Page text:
The key to any superhero film isn't the hero so much as it is thevillain and, I must say, it's just a weensy bit difficult to get worked up over Stephen Dorff. Frankly, when you're a good six inches shorter than Udo Kier and Udo looks like he could open a can of whup-ass on you without giving it a second thought, your career as a villain is likely to be a short one. You might as well have Jonathan Taylor Thomas fight Wesley Snipes to the death.
To make up for Dorff being short and about as frightening as blue corn chips, screenwriter David ("Dark City") Goyer employs the one thing sure to be understood as threatening by the throngs of teenage boys likely to see this film: the repetitive use of the word "fuck." This seems to be the crux of what ostensibly makes Dorff's character, Deacon Frost, threatening. Never mind that he wants to rule the world and suck people's blood -- those things are little more than grist in the mill of bad storytelling -- no, Deacon can use his evil powers to manipulate the word "fuck" into adjective, adverb and noun, sending chills through linguists everywhere.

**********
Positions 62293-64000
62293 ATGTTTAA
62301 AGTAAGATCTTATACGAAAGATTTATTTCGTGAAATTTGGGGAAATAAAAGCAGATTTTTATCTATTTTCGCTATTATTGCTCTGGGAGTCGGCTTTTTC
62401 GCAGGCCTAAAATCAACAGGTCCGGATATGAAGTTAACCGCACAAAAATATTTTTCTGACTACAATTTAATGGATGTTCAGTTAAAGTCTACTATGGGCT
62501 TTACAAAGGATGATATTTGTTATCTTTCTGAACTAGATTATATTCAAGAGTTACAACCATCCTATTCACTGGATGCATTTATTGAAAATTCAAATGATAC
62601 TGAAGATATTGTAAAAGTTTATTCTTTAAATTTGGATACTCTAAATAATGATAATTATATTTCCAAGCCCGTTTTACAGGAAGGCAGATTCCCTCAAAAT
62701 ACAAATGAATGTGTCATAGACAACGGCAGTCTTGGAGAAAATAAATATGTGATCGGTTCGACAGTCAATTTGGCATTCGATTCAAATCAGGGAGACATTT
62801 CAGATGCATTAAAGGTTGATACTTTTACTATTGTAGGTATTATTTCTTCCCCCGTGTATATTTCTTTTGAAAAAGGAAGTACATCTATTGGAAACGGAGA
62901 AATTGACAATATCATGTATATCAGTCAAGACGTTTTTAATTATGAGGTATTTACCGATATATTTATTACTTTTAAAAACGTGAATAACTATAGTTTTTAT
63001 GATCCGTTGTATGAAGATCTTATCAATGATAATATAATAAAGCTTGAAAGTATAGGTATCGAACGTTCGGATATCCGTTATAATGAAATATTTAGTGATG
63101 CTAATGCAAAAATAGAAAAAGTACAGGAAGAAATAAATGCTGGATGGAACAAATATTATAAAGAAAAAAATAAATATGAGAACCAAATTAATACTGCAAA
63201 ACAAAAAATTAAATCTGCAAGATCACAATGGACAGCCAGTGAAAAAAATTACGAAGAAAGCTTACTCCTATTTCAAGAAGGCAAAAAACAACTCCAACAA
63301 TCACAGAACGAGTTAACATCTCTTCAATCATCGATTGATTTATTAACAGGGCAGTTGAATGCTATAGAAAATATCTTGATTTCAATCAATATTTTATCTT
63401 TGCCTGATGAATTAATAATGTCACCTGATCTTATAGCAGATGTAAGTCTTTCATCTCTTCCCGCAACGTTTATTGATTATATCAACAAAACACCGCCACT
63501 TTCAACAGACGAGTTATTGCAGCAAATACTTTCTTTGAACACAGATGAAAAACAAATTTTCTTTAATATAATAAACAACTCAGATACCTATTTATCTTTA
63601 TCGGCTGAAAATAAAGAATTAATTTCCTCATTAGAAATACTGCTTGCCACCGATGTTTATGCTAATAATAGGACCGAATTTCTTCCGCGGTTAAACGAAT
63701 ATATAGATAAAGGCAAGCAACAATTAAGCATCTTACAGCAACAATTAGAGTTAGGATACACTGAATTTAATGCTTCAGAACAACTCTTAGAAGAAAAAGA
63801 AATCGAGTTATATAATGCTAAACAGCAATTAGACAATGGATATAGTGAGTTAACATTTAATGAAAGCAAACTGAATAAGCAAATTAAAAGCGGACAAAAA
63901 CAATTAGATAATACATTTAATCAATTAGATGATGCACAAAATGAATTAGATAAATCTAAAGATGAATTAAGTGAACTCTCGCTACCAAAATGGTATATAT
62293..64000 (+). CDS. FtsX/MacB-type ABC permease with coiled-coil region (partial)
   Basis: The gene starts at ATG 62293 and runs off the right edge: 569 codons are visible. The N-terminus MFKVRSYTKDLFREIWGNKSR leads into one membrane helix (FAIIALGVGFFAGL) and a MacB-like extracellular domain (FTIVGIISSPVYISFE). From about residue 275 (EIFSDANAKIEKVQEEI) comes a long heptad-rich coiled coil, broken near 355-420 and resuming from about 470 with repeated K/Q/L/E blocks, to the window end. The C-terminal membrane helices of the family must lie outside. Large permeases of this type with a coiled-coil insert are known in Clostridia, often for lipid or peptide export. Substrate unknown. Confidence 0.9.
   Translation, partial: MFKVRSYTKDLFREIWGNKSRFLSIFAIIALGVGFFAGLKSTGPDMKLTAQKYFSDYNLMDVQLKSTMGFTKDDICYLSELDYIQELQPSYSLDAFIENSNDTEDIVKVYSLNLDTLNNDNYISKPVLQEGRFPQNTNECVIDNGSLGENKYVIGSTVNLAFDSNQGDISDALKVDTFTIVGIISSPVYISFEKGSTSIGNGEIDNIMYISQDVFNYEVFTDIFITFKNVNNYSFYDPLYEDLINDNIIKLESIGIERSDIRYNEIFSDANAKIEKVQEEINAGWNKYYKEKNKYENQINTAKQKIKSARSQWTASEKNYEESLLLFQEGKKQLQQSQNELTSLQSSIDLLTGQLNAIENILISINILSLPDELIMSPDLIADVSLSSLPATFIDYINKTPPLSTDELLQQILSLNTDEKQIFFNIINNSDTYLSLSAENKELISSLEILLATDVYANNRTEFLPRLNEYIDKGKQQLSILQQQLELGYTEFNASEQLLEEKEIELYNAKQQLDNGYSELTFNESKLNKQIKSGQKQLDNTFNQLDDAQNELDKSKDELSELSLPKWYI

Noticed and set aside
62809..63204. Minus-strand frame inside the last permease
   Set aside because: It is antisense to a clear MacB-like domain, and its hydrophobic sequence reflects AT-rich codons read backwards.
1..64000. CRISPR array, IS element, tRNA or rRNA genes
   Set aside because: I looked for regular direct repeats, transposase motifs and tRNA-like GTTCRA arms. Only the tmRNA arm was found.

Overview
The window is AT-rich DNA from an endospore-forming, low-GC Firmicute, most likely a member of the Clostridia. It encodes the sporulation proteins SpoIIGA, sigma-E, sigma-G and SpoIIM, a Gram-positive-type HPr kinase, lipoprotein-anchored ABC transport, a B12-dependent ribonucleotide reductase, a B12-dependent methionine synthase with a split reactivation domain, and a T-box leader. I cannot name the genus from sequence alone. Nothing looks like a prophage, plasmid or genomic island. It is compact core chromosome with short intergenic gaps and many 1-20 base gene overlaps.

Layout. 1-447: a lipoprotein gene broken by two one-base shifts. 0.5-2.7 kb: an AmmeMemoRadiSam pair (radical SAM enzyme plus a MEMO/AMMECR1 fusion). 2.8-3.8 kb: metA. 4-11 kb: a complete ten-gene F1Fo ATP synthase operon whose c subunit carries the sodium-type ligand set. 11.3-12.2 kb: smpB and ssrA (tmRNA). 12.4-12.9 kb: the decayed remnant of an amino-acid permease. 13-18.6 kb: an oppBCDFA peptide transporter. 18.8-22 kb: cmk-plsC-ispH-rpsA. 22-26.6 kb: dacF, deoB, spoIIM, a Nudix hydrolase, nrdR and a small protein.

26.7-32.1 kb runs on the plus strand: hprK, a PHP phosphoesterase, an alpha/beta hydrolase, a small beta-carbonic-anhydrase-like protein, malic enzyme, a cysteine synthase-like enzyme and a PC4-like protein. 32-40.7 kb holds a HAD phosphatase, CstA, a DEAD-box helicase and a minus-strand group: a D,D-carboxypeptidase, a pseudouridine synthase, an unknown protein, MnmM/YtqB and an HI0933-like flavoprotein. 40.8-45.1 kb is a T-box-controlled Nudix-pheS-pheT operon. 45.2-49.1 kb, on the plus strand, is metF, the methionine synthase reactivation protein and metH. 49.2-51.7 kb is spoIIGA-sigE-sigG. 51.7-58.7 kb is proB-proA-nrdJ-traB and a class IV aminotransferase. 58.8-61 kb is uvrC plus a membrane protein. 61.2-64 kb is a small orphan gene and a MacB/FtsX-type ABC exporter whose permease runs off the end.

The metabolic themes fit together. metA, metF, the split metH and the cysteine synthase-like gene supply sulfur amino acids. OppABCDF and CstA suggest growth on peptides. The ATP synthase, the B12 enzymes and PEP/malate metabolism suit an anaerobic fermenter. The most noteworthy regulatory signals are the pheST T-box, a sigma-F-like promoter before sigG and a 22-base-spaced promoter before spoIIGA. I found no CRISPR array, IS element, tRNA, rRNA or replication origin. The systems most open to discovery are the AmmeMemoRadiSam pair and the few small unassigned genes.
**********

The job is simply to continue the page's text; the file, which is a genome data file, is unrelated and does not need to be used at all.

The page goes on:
The whole "ruling the world" thing is but one of the film's dull conventions, which begin with Blade saving a young doctor, Karen (N'Bushe Wright) so that she can follow him around for the rest of the film while he explains the plot to her. That includes his whole medical history, the vampire plan to rule the earth, and his friendship with Whistler (Kris Kristofferson), who looks like most men who've gotten within sniffing distance of Barbra Streisand -- death warmed over.
This film couldn't have been louder had engineers run the sound directly into bullhorns attached to my ears, and it wasn't on account of the music. I can only guess that the sound editor was some homeless guy lured off of Hollywood's skid row in exchange for some free croissant sandwiches. Bullet sounds are muffled, but whenever some woman with a voice like a dying cat decides to scream at the top of her lungs, it has the decibel level of a crashing 747. Presumably, the filmmakers wanted to be sure that if the story didn't cause a migraine, the sound effects would be sure to pick up the slack.
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